The 2020 An Post Irish Book Award winners were announced in an online ceremony on Wednesday, November 25th. The awards are given for several different categories with three that are specifically for youth and teens. Here are the winners in those categories:
The books are grouped into categories for easier browsing in both lists. You can also see their entire picture book list and middle grade list alphabetically by author, which makes collection development simpler. Lots of great titles here!
Set in Los Angeles in 1982 during the Rodney King riots, this teen novel deals directly with racism and class. Ashley lives in a wealthy part of LA, attends a private school, and has only white friends who she has known since childhood. They spend lots of time around the pool drinking, flirting and planning their prom. As the protests engulf LA though, race becomes a part of everyone’s focus, something that Ashley has tried to ignore, including all the comments one of her friends keeps making. Ashley finds herself becoming closer with LaShawn, a Black kid at school who is a star athlete and whose home is threatened by the protests. He has gotten into Stanford while Ashley has been placed on the waitlist. Ashley makes a comment about his new shoes to her white friends and suddenly becomes a rumor, leading to LaShawn punching another student and potentially losing his place at Stanford. Ashley must figure out how to make things right and also what side she is on.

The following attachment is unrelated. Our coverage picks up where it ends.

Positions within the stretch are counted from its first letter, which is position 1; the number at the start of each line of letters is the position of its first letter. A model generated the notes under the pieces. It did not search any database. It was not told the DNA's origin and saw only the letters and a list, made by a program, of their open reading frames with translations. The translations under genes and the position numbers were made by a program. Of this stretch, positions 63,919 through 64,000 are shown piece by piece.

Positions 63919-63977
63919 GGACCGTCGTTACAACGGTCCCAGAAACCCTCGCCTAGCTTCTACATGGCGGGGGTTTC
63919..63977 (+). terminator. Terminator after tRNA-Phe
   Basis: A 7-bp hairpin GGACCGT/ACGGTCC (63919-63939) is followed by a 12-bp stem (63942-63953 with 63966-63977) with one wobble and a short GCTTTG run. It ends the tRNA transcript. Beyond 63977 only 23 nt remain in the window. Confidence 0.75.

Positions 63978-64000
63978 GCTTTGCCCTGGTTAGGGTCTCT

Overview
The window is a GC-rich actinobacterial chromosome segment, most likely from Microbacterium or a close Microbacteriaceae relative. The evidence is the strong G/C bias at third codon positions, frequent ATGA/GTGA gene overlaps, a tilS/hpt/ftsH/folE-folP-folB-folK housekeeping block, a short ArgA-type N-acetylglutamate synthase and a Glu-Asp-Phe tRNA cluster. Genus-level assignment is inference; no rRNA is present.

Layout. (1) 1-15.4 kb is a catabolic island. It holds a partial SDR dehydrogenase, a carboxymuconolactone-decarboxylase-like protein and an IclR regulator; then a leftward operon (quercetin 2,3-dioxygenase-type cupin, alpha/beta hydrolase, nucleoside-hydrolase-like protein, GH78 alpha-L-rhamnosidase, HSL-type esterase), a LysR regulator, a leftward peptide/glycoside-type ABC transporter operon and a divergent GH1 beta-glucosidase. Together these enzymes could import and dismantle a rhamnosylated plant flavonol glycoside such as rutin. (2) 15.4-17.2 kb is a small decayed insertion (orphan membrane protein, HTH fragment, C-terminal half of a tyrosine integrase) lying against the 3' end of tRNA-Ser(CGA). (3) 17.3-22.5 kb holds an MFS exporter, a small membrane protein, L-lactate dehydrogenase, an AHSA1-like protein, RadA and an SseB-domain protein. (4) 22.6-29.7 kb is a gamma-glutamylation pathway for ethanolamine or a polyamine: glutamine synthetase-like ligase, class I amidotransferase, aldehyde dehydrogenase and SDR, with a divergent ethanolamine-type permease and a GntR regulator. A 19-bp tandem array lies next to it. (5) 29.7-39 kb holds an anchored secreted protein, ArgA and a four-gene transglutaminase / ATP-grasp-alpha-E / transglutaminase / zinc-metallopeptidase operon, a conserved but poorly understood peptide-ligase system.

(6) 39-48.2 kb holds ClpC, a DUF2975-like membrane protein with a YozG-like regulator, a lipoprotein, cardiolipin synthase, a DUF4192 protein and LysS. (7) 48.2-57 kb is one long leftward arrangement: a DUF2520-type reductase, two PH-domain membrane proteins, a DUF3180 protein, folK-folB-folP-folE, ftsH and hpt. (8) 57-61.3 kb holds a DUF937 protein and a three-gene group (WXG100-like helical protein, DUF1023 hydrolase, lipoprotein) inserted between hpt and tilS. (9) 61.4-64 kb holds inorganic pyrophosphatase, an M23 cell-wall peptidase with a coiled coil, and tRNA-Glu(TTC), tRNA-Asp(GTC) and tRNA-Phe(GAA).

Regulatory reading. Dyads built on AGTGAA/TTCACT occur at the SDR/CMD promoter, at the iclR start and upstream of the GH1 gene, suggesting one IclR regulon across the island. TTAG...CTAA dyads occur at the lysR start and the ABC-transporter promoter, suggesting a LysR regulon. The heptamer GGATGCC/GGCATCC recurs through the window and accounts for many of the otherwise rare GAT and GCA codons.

Reed takes a historical moment in time that continues to resonate today. Remarkably, this is a debut novel. Written with such assurance and clarity, the book allows Ashley to find her own way, something that is often not clear as she continues to make mistakes based on her friends and her class. Reed keeps from becoming didactic at all, instead giving us the perfect character to learn alongside, to hope realizes what is truly happening, and to empathize with and get really angry at.
This book doesn’t duck away from anything. Reed takes on micro and macroaggressions around race and class. She explores how wealth does not protect Black Americans from being targeted, treated differently in our justice system, or stopped by police at gun point. She shows readers this with such power and straightforward honesty that it is impossible to rationalize it away.
Beautifully written, this historical novel is powerful and gripping. Appropriate for ages 14-18.
Reviewed from e-galley provided by Simon & Schuster.